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January 31, 2017

Wilberforce A!ert: Do You Know Where One Child Will Die Every 8 Minutes?

According to the U.S. government’s Famine Early Warning System, Nigeria is one of four countries causing an unprecedented famine risk. Boko Haram - whose ideology denies people religious freedom with weapons of massacre, rape, and kidnapping – is the main cause of the famine. People fleeing the violence have been separated from their homes, farms, and food. 

In February 2016, I visited Nigeria and I can tell you that conditions are some of the worst imaginable. According to the UN, 75,000 children are at risk of dying in 2017. That is one child, a little boy or girl, dying every 8 minutes. Reports coming to us from the field indicate the Nigerian military is managing displacement camps below international standards. Women are even selling themselves to provide food for their children.

Boko Haram is spreading into other countries in Africa’s Lake Chad region. These countries have had some success confronting the terrorist group, but unrest continues to spread and the terrorist group is not the only challenge to the region.

Another terrorist group, the Niger Delta Avengers in southern Nigeria, announced January 8  it will continue attacks on infrastructure. The 21st Century Wilberforce’s own research shows that villages in Nigeria’s Middle Belt are left insecure and under threat from Fulani Militants using advanced weapons and tactics.

Nigeria and the Lake Chad region are far away from us. Why should we care? Already, our European allies face a crisis caused by Syrian immigration. Nigeria is adding to the strain: from January to September of 2016, 22,500 Nigerians crossed illegally into Europe. Syria is a country of 18.5 million people. Nigeria is ten times that size, and by 2050, will be larger than the U.S. As the singer Bono said, “If Nigeria…were to fracture as a result of groups like Boko Haram, we are going to wish we had been thinking bigger before the storm.”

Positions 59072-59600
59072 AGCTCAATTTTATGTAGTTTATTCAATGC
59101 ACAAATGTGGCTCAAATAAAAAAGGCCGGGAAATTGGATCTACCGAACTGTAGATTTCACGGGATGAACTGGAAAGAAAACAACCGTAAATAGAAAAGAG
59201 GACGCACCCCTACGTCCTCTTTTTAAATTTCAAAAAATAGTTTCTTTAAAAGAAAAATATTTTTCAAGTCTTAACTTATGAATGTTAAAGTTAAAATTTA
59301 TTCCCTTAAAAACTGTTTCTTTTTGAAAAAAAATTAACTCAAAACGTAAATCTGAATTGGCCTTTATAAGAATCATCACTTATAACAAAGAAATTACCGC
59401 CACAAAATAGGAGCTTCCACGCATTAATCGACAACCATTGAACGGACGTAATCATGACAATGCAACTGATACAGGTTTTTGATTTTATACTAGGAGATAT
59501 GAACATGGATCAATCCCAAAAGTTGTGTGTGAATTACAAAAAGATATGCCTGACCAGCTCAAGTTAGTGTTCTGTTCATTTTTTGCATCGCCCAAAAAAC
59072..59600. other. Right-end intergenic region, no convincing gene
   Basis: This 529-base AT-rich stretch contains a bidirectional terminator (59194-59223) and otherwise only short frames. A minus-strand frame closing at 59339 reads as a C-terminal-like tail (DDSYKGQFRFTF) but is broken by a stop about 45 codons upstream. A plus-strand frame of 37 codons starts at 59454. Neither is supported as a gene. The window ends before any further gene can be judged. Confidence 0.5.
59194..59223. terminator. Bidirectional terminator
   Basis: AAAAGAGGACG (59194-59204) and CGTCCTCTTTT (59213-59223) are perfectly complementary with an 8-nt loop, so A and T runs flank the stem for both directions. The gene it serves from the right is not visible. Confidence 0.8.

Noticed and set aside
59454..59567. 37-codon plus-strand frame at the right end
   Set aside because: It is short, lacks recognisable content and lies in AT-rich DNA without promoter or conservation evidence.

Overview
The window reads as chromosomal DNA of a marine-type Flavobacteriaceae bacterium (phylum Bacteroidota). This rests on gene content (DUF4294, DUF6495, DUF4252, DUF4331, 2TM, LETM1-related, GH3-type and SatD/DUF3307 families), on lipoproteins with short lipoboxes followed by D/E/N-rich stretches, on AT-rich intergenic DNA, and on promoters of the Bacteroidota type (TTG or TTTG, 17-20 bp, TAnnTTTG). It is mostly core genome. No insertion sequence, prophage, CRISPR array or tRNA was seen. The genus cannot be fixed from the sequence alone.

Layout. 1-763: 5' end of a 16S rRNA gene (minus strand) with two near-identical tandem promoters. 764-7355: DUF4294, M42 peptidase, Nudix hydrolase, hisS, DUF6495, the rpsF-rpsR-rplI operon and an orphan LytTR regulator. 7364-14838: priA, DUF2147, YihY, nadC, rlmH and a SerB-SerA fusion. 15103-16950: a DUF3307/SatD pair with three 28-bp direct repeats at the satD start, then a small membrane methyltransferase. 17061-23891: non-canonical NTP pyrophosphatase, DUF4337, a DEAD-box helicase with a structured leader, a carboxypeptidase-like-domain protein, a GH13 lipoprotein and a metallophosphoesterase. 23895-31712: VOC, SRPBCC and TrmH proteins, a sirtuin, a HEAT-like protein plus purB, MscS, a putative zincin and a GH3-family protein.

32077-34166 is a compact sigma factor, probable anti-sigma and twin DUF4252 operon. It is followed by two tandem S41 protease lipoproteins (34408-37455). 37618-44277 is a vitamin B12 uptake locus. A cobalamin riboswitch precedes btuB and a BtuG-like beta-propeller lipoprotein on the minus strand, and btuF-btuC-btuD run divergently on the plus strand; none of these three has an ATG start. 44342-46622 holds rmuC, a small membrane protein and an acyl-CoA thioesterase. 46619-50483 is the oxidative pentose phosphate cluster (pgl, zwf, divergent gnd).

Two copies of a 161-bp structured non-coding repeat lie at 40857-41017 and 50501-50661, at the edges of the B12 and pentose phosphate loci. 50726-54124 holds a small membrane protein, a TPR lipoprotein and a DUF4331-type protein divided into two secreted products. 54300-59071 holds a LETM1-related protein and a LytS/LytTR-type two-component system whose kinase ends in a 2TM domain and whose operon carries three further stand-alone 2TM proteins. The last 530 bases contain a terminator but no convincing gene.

But there are things we can do. President Trump should appoint a Special Envoy for Nigeria and the Lake Chad Region. This person can coordinate the good work of people like the highly capable new Ambassador to Nigeria, Stuart Symington, and others by bridging efforts across borders while increasing awareness of the threats in the U.S. Government and international partners.

And you can do something: mobilize your church, donate to our trusted partners who are getting food, medicine, education, and shelter to the displaced, and finally, pray. We have resources for you at www.StandWithNigeria.org. We need you to help ensure that Nigeria stabilizes, violence ends, justice is executed, and children do not starve. 

TAKE ACTION:

  1. Learn more about the famine with our fact sheet: http://www.standwithnigeria.org/wp-content/uploads/2017/01/NigeriaFamineChurchesFS2.pdf
  2. Get your church involved: Download our action pack: http://www.standwithnigeria.org/churches/
  3. Use social media hashtags, #StandWithNigeria #WhyAreTheyHungry.
  4. Contact your representative and senators and ask them to Stand with Nigeria.
Category: Africa , Nigeria
Region: Africa
Keywords: Nigeria,famine,Nigeria famine,Boko Haram,21st Century Wilberforce Initiative,21 Century Wilberforce Initiative,21 Wilberforce,21CWI

Frank R. Wolf

Congressman Frank R. Wolf is Distinguished Senior Fellow of the 21st Century Wilberforce Initiative. He was elected to Congress in 1981 and served Virginia’s 10th District for 17 terms. Wolf authored the International Religious Freedom Act and legislation to create a U.S. State Department special envoy to advocate for religious minorities in the Near East and South Central Asia. The Founder and Co-chair of the Tom Lantos Human Rights Commission, Wolf’s honors include the 2015 Wilson Chair in Religious Freedom at Baylor University, the Presidential Eleanor Roosevelt Award for Human Rights, and the Chuck Colson Center for Christian Worldview’s William Wilberforce Award.

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The 21st Century Wilberforce Initiative is empowering a global movement to advance religious freedom as a universal right through advocacy, capacity building and technology.